Group also welcomes Sarah Phillips to CAD design team.
Birmingham’s Weston Beamor has undergone a management shake-up, with the promotion of two members of staff from within the WB Creative Group, and the appointment of a new CAD designer.
The changes are said to “herald a programme of investment and expansion for the company which is part of the WB Creative Jewellery Group”.
Glen Day, formerly production manager at the firm’s sister company Domino, has been promoted to become business manager at Weston Beamor, with overall responsibility for the day-to-day management of the company.
Day has worked in the jewellery industry for the past 27 years and prior to joining WB Group was employed by Gecko and Signet.
Ed Hole, a CAD designer within Weston Beamor, has also been promoted and is now head of CAD and rapid prototyping. He has been tasked with developing further the range of jewellery production services offered by the company.
Hole joined WB Group shortly after graduating from Loughborough University where he took a BA Hons degree in Industrial Design.
A replacement has been hired to fill Hole’s shoes, and joining the five-strong CAD design is Sarah Phillips, who has moved from Hatton Garden jeweller Beverley Hills Group, to the new role.
Phillips previously worked creating bespoke jewellery designs using CAD and has had a “glittering design career” having won, amongst other awards, a Goldsmiths’ Company Design Bursary to support her studies at Sheffield Hallam University where she studies the Jewellery and Metalwork BA.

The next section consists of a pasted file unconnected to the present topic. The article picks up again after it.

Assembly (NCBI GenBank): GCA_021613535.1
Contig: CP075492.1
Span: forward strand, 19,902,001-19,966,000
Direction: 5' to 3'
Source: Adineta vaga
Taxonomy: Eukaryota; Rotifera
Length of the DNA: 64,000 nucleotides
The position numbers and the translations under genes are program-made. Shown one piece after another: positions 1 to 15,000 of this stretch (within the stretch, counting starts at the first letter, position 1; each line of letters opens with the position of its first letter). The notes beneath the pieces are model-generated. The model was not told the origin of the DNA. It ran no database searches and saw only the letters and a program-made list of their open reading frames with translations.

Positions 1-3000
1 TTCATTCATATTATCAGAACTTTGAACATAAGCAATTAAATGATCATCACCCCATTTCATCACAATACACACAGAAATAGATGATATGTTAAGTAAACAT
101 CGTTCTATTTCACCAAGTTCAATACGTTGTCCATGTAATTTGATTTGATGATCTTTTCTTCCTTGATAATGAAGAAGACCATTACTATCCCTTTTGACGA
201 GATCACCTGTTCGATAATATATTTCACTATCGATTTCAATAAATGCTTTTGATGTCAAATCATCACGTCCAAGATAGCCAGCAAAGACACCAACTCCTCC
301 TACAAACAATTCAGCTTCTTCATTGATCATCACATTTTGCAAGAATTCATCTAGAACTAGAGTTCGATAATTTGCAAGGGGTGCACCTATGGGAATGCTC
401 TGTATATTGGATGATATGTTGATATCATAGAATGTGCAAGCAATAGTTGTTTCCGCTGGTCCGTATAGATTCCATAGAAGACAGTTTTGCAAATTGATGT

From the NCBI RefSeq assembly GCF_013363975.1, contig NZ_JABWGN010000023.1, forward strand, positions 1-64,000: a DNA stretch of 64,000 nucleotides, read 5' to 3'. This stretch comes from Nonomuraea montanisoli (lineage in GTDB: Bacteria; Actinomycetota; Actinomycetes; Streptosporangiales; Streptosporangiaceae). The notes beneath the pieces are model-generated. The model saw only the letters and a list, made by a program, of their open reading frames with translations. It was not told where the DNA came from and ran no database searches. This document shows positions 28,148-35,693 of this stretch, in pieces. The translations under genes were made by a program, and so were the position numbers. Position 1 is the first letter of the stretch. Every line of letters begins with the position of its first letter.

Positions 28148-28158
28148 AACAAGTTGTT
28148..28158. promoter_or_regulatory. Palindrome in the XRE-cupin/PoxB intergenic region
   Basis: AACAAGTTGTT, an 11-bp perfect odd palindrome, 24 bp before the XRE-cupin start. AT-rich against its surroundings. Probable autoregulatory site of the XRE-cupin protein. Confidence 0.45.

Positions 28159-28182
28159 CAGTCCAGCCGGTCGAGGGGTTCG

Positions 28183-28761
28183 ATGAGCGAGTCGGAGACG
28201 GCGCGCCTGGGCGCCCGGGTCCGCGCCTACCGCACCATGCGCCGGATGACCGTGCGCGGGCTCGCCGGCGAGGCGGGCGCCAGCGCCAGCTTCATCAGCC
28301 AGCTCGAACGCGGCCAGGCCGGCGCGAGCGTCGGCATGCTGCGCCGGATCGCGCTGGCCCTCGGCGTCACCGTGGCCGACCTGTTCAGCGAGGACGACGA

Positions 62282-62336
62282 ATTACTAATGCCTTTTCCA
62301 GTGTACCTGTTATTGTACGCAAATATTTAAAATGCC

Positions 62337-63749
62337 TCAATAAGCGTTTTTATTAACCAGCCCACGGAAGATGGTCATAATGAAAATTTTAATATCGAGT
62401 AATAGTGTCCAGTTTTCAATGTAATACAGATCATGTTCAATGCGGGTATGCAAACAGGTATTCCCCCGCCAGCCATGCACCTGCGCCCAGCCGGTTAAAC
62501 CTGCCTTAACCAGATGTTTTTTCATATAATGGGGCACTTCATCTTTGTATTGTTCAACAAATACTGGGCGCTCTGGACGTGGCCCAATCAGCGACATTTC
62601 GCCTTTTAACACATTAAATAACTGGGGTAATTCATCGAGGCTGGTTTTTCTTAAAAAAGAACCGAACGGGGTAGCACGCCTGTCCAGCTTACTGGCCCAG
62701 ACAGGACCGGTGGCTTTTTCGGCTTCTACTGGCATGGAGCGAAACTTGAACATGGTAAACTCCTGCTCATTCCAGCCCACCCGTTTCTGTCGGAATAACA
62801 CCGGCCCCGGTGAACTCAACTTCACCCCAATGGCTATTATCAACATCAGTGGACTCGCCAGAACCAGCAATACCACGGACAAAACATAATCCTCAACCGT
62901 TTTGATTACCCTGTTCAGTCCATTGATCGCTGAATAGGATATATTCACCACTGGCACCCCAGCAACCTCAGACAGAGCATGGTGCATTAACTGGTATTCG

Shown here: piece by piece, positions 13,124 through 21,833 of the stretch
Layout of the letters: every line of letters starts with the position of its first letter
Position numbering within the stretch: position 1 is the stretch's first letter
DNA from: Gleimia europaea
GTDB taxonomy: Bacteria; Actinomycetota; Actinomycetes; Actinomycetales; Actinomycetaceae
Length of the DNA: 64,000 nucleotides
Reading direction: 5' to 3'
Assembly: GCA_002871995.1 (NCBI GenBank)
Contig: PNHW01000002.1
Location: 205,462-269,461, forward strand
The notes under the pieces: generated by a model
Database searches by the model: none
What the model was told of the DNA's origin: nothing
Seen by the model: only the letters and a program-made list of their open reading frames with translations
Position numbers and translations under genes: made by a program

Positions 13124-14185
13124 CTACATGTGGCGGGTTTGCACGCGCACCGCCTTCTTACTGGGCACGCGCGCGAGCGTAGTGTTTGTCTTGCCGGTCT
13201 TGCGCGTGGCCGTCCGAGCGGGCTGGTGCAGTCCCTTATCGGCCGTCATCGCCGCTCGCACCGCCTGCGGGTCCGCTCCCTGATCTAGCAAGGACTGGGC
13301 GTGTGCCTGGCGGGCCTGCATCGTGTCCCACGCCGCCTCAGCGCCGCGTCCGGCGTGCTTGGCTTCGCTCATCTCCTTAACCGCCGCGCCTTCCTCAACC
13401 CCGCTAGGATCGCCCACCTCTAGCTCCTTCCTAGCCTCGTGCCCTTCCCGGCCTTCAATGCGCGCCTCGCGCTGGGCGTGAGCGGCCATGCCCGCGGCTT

Day said: “My task and that of my entire team is to ensure that we at Weston Beamor fully understand our customers’ needs and that we offer them the services they are looking for as quickly and efficiently as possible.
“We are already exploring ways in which our lead times can be improved and have embarked upon a programme of further investment in the latest production technologies.”
Weston Beamor will show off its newest piece of kit – a 3D scanner which we believe is the only one currently being used for jewellery production in the UK – at International Jewellery London in September.
“This is just the start of an exciting period of development for the business,” added Day.